>The Trump administration’s push supports American efforts to curb Iranian influence in Iraq and the region in the months since President Donald Trump backed out of a 2015 nuclear deal and prepares to re-impose sanctions on Iran next month. The U.S. officials said they want to wean Iraq of its dependence on Iranian natural gas and suspect Iran had spurred Iraqi leaders to pursue the Siemens deal as a way of undercutting ties with the U.S.

At this point t actually looks like an effort to curb European influence and economy.

>The U.S. government learned in early September that Iraq was wrapping up talks with Munich-based Siemens over a contract to revamp the country’s entire power sector and swap out infrastructure that had been built by GE. Siemens Chief Executive Officer Joe Kaeser had met with Abadi in late September to discuss the plan to install 11 gigawatts of power generation capacity over four years and create thousands of jobs.

Needless to say, the bill will be doubled, the time requirements will tripled, half of the money will be stolen, half of the infrastructure will be unusable, the other half will be supplied with maintenance contracts that will overshadow the initial price.
>> No. 112427 ID: 1808b0
https://www.nytimes.com/2018/10/24/opinion/bernie-sanders-saudi-arabia-war-yemen.html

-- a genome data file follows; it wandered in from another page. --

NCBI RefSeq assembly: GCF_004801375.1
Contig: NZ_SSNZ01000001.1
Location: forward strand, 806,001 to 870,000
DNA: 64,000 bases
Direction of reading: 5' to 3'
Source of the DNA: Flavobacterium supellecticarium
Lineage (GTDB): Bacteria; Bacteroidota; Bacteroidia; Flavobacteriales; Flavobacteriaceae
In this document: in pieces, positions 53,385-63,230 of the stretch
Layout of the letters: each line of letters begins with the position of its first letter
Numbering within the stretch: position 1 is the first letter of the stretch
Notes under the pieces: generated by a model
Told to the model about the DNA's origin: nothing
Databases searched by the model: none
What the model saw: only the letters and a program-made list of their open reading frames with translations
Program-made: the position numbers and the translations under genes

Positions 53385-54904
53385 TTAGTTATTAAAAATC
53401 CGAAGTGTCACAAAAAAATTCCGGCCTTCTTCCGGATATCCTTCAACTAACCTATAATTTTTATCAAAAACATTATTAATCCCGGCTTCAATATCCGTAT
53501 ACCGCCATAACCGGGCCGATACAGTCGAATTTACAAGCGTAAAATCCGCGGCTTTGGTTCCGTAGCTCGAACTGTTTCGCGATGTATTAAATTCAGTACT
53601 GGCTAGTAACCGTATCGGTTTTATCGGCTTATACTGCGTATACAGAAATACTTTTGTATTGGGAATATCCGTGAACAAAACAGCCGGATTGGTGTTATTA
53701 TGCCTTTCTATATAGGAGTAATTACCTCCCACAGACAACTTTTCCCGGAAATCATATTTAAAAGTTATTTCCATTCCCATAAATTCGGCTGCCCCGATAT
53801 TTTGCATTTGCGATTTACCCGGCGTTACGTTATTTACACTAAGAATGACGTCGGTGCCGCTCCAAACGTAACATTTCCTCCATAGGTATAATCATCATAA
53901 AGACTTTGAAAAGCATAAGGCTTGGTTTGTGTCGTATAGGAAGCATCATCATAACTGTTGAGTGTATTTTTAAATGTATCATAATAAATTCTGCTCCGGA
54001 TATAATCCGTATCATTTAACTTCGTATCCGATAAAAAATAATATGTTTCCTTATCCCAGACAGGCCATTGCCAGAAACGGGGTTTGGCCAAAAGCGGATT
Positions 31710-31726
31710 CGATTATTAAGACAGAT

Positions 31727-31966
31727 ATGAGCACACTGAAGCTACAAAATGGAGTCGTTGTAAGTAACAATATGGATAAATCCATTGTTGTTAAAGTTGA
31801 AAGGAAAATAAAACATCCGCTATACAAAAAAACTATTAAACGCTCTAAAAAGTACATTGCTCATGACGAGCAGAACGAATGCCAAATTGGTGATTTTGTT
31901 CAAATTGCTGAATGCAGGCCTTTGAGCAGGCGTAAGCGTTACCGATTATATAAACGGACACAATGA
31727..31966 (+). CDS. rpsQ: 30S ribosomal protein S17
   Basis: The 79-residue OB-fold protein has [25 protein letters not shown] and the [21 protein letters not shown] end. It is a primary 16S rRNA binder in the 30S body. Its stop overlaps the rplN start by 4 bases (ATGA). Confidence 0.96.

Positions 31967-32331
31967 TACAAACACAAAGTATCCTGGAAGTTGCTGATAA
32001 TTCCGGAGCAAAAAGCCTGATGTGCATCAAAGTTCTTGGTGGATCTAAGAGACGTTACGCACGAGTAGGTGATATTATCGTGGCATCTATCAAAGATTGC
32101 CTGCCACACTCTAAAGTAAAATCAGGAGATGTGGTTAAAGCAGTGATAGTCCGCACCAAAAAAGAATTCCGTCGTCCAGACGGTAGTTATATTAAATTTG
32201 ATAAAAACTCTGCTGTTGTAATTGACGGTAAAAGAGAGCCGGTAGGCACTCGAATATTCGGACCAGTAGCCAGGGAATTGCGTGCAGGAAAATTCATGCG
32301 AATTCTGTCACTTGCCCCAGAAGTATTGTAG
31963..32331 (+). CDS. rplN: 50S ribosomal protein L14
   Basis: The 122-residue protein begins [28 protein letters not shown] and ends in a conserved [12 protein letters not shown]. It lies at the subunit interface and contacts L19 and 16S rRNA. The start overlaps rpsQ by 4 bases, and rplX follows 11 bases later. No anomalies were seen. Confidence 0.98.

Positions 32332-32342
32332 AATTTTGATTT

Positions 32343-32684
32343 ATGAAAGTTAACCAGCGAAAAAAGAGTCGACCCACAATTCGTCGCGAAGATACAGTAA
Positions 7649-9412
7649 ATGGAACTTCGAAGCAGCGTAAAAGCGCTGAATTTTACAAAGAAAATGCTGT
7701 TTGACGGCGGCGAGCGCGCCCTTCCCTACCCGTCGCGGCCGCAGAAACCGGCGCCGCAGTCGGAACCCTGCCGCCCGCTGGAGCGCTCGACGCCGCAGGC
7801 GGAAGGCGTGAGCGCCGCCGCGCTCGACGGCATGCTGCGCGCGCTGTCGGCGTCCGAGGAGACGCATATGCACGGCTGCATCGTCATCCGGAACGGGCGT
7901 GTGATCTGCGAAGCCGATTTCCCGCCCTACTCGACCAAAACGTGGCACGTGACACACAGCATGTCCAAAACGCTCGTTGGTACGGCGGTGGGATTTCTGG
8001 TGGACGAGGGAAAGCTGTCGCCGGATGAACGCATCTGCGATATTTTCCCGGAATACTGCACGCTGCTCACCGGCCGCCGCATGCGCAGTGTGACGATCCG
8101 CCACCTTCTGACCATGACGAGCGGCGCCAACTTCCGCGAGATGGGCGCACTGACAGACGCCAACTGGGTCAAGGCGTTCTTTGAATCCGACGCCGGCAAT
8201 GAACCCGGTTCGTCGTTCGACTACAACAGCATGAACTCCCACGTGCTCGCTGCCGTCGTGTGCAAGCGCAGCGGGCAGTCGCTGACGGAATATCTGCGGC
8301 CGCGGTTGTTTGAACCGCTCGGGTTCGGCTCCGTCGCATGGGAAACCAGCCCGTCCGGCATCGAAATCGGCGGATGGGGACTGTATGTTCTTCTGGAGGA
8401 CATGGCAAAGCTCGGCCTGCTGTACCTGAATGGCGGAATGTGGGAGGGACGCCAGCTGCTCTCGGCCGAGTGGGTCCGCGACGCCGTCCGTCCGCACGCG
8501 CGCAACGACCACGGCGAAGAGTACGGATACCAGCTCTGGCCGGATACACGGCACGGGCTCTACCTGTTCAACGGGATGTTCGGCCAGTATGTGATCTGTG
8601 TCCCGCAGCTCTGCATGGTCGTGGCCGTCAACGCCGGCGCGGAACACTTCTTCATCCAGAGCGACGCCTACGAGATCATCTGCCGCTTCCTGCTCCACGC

The likely assassination of the Saudi critic and Washington Post journalist Jamal Khashoggi underscores how urgent it has become for the United States to redefine our relationship with Saudi Arabia, and to show that the Saudis do not have a blank check to continue violating human rights.

One place we can start is by ending United States support for the war in Yemen. Not only has this war created a humanitarian disaster in one of the world’s poorest countries, but also American involvement in this war has not been authorized by Congress and is therefore unconstitutional.

In March 2015, a coalition of Arab states led by Saudi Arabia and the United Arab Emirates started a war against Yemen’s Houthi rebels. Since then, many thousands of civilians have been killed and many more have lost their homes. Millions are now at the risk of the most severe famine in more than 100 years, according to the United Nations. The chaos in Yemen has also provided fertile ground for extremist groups like Al Qaeda and the Islamic State, and created new opportunities for intervention by Iran.

The United States is deeply engaged in this war. We are providing bombs the Saudi-led coalition is using, we are refueling their planes before they drop those bombs, and we are assisting with intelligence.

In far too many cases, the bomb’s targets have been civilian ones. In one of the more horrible recent instances, an American-made bomb obliterated a school bus full of young boys, killing dozens and wounding many more. A CNN report found evidence that American weapons have been used in a string of such deadly attacks on civilians since the war began.

Yet last month, responding to congressional concerns, Secretary of State Mike Pompeo officially certified to Congress — and Secretary of Defense James Mattis affirmed — that the Saudis and Emiratis are making “every effort to reduce the risk of civilian casualties.”